OBJECTIVE: To define the frequency and prognostic implications of SIRS criteria in critically ill patients hospitalized in European ICUs. DESIGN AND SETTING: Cohort, multicentre, observational study of 198 ICUs in 24 European countries. PATIENTS AND INTERVENTIONS: All 3,147 new adult admissions to participating ICUs between 1 and 15 May 2002 were included. Data were collected prospectively, with common SIRS criteria. RESULTS: During the ICU stay 93% of patients had at least two SIRS criteria [respiratory rate (82%), heart rate (80%)]. The frequency of having three or four SIRS criteria vs. two was higher in infected than non-infected patients (p < 0.01). In non-infected patients having more than two SIRS criteria was associated with a higher risk of subsequent development of severe sepsis (odds ratio 2.6, p < 0.01) and septic shock (odds ratio 3.7, p < 0.01). Organ system failure and mortality increased as the number of SIRS criteria increased. CONCLUSIONS: Although common in the ICU, SIRS has prognostic importance in predicting infections, severity of disease, organ failure and outcome.

An evaluation of systemic inflammatory response syndrome signs in the Sepsis Occurrence in Acutely ill Patients (SOAP) study

RANIERI, Vito Marco;
2006

Abstract

OBJECTIVE: To define the frequency and prognostic implications of SIRS criteria in critically ill patients hospitalized in European ICUs. DESIGN AND SETTING: Cohort, multicentre, observational study of 198 ICUs in 24 European countries. PATIENTS AND INTERVENTIONS: All 3,147 new adult admissions to participating ICUs between 1 and 15 May 2002 were included. Data were collected prospectively, with common SIRS criteria. RESULTS: During the ICU stay 93% of patients had at least two SIRS criteria [respiratory rate (82%), heart rate (80%)]. The frequency of having three or four SIRS criteria vs. two was higher in infected than non-infected patients (p < 0.01). In non-infected patients having more than two SIRS criteria was associated with a higher risk of subsequent development of severe sepsis (odds ratio 2.6, p < 0.01) and septic shock (odds ratio 3.7, p < 0.01). Organ system failure and mortality increased as the number of SIRS criteria increased. CONCLUSIONS: Although common in the ICU, SIRS has prognostic importance in predicting infections, severity of disease, organ failure and outcome.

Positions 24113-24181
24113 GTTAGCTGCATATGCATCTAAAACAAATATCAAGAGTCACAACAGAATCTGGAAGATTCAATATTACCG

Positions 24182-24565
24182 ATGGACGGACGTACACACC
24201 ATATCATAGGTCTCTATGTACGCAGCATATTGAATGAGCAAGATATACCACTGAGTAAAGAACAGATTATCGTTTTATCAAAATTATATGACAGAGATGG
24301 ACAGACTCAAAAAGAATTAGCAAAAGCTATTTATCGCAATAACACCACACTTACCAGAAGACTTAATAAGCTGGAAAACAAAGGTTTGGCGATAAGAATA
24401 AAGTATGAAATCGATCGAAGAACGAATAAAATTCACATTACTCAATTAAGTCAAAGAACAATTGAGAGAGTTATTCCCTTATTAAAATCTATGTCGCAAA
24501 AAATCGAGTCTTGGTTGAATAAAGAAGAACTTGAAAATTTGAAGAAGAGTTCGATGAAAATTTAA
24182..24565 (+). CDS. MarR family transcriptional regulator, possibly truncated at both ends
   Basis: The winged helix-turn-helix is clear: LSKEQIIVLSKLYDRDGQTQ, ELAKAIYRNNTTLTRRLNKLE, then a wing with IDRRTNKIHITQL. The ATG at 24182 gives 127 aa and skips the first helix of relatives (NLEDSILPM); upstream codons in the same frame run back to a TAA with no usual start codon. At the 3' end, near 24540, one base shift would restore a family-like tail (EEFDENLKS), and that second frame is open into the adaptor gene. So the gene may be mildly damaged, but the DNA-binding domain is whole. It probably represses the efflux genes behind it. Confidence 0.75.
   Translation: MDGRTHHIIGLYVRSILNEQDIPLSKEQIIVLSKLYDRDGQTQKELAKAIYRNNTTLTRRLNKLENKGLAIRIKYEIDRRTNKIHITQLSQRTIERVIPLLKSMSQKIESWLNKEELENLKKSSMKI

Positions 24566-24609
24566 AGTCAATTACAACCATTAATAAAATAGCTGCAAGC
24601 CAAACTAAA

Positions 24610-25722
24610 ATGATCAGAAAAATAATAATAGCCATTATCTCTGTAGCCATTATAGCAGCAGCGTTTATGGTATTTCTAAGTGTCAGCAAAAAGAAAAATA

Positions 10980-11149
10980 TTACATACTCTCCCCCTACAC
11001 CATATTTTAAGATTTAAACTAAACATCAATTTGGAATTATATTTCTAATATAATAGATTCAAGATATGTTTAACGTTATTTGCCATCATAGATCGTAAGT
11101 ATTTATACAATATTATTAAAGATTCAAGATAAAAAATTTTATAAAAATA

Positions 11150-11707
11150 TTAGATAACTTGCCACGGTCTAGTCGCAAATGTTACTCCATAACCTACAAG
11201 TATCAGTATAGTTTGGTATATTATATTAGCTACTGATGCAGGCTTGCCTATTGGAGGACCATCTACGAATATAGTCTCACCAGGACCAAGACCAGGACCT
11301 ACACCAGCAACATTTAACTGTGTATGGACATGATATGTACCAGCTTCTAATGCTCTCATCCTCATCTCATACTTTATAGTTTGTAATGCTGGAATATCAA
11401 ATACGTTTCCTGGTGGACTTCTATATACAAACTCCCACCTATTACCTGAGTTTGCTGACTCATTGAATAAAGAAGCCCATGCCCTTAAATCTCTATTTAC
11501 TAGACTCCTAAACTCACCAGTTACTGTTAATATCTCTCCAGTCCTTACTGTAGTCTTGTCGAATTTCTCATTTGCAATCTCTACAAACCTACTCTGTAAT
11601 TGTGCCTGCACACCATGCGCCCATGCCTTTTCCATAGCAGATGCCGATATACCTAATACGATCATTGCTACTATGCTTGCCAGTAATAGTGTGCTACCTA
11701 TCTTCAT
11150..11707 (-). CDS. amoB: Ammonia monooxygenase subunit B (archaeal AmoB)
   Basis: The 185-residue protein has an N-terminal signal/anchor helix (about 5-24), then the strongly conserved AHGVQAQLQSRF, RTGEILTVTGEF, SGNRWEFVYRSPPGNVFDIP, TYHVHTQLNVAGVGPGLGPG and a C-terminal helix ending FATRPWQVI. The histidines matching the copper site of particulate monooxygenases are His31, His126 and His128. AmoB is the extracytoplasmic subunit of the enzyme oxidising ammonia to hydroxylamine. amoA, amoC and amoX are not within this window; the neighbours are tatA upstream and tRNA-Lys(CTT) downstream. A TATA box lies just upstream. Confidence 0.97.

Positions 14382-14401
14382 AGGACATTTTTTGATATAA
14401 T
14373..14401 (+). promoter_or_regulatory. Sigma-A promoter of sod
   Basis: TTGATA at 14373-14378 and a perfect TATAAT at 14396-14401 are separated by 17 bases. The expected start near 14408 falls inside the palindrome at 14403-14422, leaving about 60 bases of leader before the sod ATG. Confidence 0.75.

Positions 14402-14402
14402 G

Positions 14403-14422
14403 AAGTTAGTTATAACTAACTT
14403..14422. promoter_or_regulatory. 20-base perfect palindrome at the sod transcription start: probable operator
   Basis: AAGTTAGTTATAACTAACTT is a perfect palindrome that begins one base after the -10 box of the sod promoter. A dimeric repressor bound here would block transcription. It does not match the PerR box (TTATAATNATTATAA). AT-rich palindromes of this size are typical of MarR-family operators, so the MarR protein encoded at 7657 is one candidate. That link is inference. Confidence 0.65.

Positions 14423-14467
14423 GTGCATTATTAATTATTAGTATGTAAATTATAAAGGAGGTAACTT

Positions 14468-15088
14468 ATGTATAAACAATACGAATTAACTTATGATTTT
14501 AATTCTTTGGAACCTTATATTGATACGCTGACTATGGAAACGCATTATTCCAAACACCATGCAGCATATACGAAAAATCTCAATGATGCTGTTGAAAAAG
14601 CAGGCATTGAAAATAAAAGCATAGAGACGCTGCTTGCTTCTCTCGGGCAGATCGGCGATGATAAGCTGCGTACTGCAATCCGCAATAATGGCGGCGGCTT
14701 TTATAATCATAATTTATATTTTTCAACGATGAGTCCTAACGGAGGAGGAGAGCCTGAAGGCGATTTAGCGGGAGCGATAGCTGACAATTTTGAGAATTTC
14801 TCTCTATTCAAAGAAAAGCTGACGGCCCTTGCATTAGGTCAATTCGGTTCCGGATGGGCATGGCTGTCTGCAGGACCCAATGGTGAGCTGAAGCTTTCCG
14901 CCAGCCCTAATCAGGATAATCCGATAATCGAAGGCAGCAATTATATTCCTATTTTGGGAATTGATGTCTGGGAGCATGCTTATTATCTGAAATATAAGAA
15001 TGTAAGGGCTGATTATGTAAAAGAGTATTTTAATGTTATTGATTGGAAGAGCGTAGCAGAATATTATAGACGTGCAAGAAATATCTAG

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SPRUNG CL; SAKR Y; VINCENT JL; LE GALL JR; REINHART K; RANIERI V; GERLACH H; FIELDEN J; GROBA CB; PAYEN D
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Utilizza questo identificativo per citare o creare un link a questo documento: http://hdl.handle.net/2318/41792
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